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Will the Real Battleground States Please Stand Up?

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An analysis of major media outlets' election projection maps finds few can agree on a definitive list of toss-up states in the 2012 presidential race

floridaseal10.jpgA recent Smart Politics report documented how the broadcast media can't always agree on what to call the handful of competitive states in the 2012 presidential election - from "swing states," to "battleground states," to "purple states," to "toss-up states."

Nor are the nation's biggest media outlets in agreement when it comes to deciding on which states should be tagged with these labels.

In fact, they range from as few as three states to as many as 16.

A Smart Politics review of the 2012 electoral projection maps released by 12 major media outlets finds they yield 10 different lists designating the most competitive states to watch this cycle (e.g. battleground / swing / purple / toss-up).

The 12 news outlets under analysis for this report are ABC, CNN, Huffington Post, MSNBC, National Journal, New York Times, PBS, POLITICO, Real Clear Politics, USA Today, Wall Street Journal, and Washington Post.

Data from their electoral projection maps was harvested on August 2nd.

The number of competitive states deemed "toss-ups" ranged from a low of just three at the Huffington Post (Florida, North Carolina, and Virginia) to a high of 16 at National Journal (Arizona, Colorado, Florida, Indiana, Iowa, Michigan, Minnesota, Missouri, Nevada, New Hampshire, New Mexico, North Carolina, Ohio, Pennsylvania, Virginia, and Wisconsin).

USA Today and the Wall Street Journal listed 12 states with POLITICO at 10, MSNBC at nine, ABC, New York Times, Real Clear Politics, and Washington Post at eight, and CNN and PBS at seven.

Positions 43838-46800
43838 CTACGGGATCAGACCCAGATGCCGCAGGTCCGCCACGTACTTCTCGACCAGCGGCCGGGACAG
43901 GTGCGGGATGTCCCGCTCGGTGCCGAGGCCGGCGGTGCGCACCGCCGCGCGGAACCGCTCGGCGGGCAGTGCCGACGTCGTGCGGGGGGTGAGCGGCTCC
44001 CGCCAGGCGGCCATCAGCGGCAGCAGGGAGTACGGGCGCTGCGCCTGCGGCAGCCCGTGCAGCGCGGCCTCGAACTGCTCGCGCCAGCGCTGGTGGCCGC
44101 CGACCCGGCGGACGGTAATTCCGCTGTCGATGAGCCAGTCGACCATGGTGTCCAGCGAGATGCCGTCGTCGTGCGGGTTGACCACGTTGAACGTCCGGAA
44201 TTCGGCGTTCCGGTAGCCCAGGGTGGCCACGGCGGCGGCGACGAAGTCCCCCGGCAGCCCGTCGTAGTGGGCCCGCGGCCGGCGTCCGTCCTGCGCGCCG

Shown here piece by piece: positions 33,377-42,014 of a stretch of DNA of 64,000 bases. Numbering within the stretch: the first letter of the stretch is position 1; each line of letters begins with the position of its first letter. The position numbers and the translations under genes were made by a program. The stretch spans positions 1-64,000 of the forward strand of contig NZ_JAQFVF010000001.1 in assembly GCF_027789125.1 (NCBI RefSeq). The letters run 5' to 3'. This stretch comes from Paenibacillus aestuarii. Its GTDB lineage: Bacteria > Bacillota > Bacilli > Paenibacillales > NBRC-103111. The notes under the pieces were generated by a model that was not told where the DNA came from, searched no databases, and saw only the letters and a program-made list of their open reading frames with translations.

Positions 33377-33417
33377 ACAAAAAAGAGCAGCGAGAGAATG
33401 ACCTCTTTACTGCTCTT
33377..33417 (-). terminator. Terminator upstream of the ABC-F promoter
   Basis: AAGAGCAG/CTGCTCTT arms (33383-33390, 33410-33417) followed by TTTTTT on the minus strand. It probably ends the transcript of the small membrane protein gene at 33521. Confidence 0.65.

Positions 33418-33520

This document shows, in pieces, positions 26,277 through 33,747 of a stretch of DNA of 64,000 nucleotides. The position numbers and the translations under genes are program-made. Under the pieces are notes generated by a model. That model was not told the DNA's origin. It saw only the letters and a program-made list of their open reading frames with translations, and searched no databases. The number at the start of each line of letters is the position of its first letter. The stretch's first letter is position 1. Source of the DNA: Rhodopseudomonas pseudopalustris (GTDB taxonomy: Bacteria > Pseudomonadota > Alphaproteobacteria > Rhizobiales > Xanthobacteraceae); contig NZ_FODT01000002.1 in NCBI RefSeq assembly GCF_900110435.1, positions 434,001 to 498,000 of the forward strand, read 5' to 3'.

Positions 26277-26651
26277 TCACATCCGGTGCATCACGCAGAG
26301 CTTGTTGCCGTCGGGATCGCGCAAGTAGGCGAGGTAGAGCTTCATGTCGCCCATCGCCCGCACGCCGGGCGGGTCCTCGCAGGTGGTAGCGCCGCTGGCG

The number of electoral votes considered up for grabs peaked at 193 with National Journal followed by 148 at USA Today, 147 at the Wall Street Journal, 126 at POLITICO, 110 at MSNBC, 100 at ABC and Real Clear Politics, 95 at the New York Times and Washington Post, 85 at CNN and PBS, and 57 at the Huffington Post.

Only two pairs of media outlets concurred on which states should be considered toss-ups at this stage of the campaign:

· CNN and PBS agreed on seven states: Colorado, Florida, Iowa, Nevada, New Hampshire, Ohio, and Virginia.

· ABC and Real Clear Politics were in agreement on eight states: Colorado, Florida, Iowa, Nevada, New Hampshire, North Carolina, Ohio, and Virginia.

Toss-Up States by Media Outlet in 2012 Presidential Electoral Projection Maps

State
ABC
CNN
Huff Post
MSNBC
Nat'l J
NYT
PBS
Politico
RCP
USA Today
Wash Post
WSJ
AZ
X
X
CO
X
X
X
X
X
X
X
X
X
X
X
FL
X
X
X
X
X
X
X
X
X
X
X
X
IA
X
X
X
X
X
X
X
X
X
X
X
IN
X
MI
X
X
X
X
MN
X
MO
X
X
NC
X
X
X
X
X
X
X
X
NH
X
X
X
X
X
X
X
X
X
X
X
NM
X
X
NV
X
X
X
X
X
X
X
X
X
X
X
OH
X
X
X
X
X
X
X
X
X
X
X
PA
X
X
VA
X
X
X
X
X
X
X
X
X
X
X
X
WI
X
X
X
X
X
X
X
EC Votes
100
85
57
110
193
95
85
126
100
148
95
147
# States
8
7
3
9
16
8
7
10
8
12
8
12
Table compiled by Smart Politics.

Only two states appeared on the lists of each of the dozen media outlets under analysis: Florida and Virginia.

In 2008, Florida was the fifth most narrowly decided contest (+2.8 points for Obama) behind Missouri, North Carolina, Indiana, and Montana while Virginia was eighth (+6.3 points for Obama).